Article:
My name is Dave, and I’m a fan of grunge music (Oh, wait, we’re not allowed to call it that…alternative rock? whatever, you get the point). The music we listen to during our adolescent years is crucial; it becomes a part of our very being. Perhaps it’s because we’re feeling so much at that age, and the music we attach ourselves to helps us explore and define what we’re feeling.
In any event: I was an adolescent in the early nineties, which means- Nirvana! Pearl Jam! Soundgarden! Stone Temple Pilots! Alice in Chains! Jane’s Addiction! I could go on and on, but that would be a different post.
So, what the hell am I talking about this for? One of my all-time favorite bands is Pearl Jam. I’ve seen them live a dozen times, I own every single album and more than a few of their live concerts on CD or DVD. I first bought their debut album, “Ten”, on cassette and I still own that cassette (though I have nothing to play it on). The album was released in 1991 and I came to it the following year, at age…13! So, yeah, I related to growling angst.
The next year, a “new” band named Stone Temple Pilots released their debut album, “Core.” I bought it, and like many of my friends thought it was a muddier rip-off of Pearl Jam (I later learned that STP actually formed several years before Pearl Jam).
The critical reaction was similar, with a lot of reviews pegging them as a lesser version of Pearl Jam or Nirvana. On their next album, “Purple,” Scott Weiland (lead singer) stopped his growling style (reminiscent if not derivative of Pearl Jam’s Eddie Vedder) and started singing in a more distinctive yet traditional rock/pop style. The band’s songs also started to transition away from trudging and dense to something based much more on hooks and riffs resembling traditional ’70’s garage rock. The band’s albums took on a different sound, which allowed them to fill a different void in the rock marketplace (back when there was such a thing). Pearl Jam evolved too, but because their album came out first, they did not have to weather comparisons.
I own all of the albums from both bands, and I can honestly say that after the debut albums (“Ten” v. “Core”), they all clearly occupy different space. Plus, I think you’re far more likely to hear 90’s era STP (particularly “Interstate Love Song”) on a modern “alternative” rock station than you are to hear Pearl Jam.
So, why the long discourse on bands which are on the periphery of pop culture? (though Weiland was recently kicked out of Stone Temple Pilots again and Pearl Jam was briefly relevant for having a vague- and stupid- countdown clock to the announcement that they would release a new album release 3 months later!)
In the early nineties, there were a lot of bands jockeying for a small amount of space. Rock music so rarely becomes the focal point of pop music culture, and this was one of those times. The bands I mentioned earlier were fighting, with other bands from earlier (end of Guns n Roses, prime form Red Hot Chili Peppers, etc.) and newer bands (Silverchair, Candlebox…yikes) for the top of the charts. In some ways, this reminds me of what so many a cappella groups seek to do now- essentially, the same things. Stone Temple Pilots became one of the top-selling bands of the ’90’s because they found their niche.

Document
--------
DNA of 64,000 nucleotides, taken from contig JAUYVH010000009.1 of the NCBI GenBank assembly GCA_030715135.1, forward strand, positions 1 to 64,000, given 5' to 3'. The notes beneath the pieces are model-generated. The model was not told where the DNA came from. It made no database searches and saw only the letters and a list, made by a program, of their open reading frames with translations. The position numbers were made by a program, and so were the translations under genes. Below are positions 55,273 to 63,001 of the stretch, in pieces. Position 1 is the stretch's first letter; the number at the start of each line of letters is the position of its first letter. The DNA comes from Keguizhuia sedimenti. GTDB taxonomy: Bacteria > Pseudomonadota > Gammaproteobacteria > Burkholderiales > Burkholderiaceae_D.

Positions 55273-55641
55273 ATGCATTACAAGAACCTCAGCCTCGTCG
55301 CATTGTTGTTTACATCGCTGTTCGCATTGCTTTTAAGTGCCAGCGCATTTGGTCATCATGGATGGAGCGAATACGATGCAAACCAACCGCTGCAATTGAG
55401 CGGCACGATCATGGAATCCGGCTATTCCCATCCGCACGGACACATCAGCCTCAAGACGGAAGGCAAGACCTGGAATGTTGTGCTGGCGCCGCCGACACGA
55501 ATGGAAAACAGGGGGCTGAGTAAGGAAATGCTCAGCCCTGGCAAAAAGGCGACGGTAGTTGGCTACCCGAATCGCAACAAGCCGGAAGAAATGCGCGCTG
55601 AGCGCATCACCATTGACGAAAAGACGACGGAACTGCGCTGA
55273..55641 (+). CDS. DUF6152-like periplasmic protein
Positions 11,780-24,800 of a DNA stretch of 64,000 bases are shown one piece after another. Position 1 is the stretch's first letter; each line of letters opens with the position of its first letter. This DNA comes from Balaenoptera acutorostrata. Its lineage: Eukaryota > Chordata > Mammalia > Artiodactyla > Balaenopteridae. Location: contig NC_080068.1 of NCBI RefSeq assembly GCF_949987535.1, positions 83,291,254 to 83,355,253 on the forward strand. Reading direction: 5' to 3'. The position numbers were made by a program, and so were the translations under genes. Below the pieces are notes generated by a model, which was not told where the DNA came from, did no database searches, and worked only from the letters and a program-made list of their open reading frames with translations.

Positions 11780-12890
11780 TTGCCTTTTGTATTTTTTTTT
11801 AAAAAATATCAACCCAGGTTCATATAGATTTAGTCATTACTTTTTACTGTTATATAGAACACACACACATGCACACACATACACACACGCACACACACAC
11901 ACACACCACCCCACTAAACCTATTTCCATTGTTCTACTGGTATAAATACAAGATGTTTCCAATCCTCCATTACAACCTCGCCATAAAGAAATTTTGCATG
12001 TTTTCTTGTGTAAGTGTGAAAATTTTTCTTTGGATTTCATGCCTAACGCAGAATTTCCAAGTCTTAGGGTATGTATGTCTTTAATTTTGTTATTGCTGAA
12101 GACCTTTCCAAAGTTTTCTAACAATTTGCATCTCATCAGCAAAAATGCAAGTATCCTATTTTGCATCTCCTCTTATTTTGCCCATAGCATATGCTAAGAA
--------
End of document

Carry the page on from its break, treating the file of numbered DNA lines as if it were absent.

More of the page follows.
You need to find your niche too. If you’re doing the same types of covers, in the same types of styles, as every other group out there, you’re dramatically limiting your group’s potential. Find your own style, your own sound, your own identity and you can be something unique and uniquely successful. Stop for a minute, and think about the a cappella groups who truly have their own style… Arora (nee Sonos). Postyr Project. Swingle Singers. Of course Pentatonix. And yes, there are a few others.
You know what you like about those groups, and substitutions can’t and won’t match up.
It’s exciting when a newer group explores it’s identity, like Fermata Town’s jazzy spin on pop music. It’s also rare.
If your group isn’t trying to break boundaries or establish an identity, you’ve got your work cut out for you. First, you’re singing a cappella music, which means you’re usually singing something that another band or artist wrote and made famous (or at least made recognizable). Why should someone listen to your version which lacks the sonic range of a real bass, drums, synths, etc? Second, you’re singing a cappella music that other groups perform too. (see my two diatribes on song selection here and here). You will be compared to other groups that your audience has seen live or on YouTube, and it’s entirely possible you’ll suffer by the comparison. When you offer the same thing every similar group has already offered, the odds are against you, which is why you need to find a way to be distinctive or interesting. Try something wildly surprising or out of character, in terms of song selection or arrangement. Play around with effects pedals, or body percussion, or something else which the audience will remember. Find a singer who can perform solos with a memorable and/or original delivery. Do whatever you can to increase or enhance your stage presence.
Otherwise, you’re likely to end up like these guys.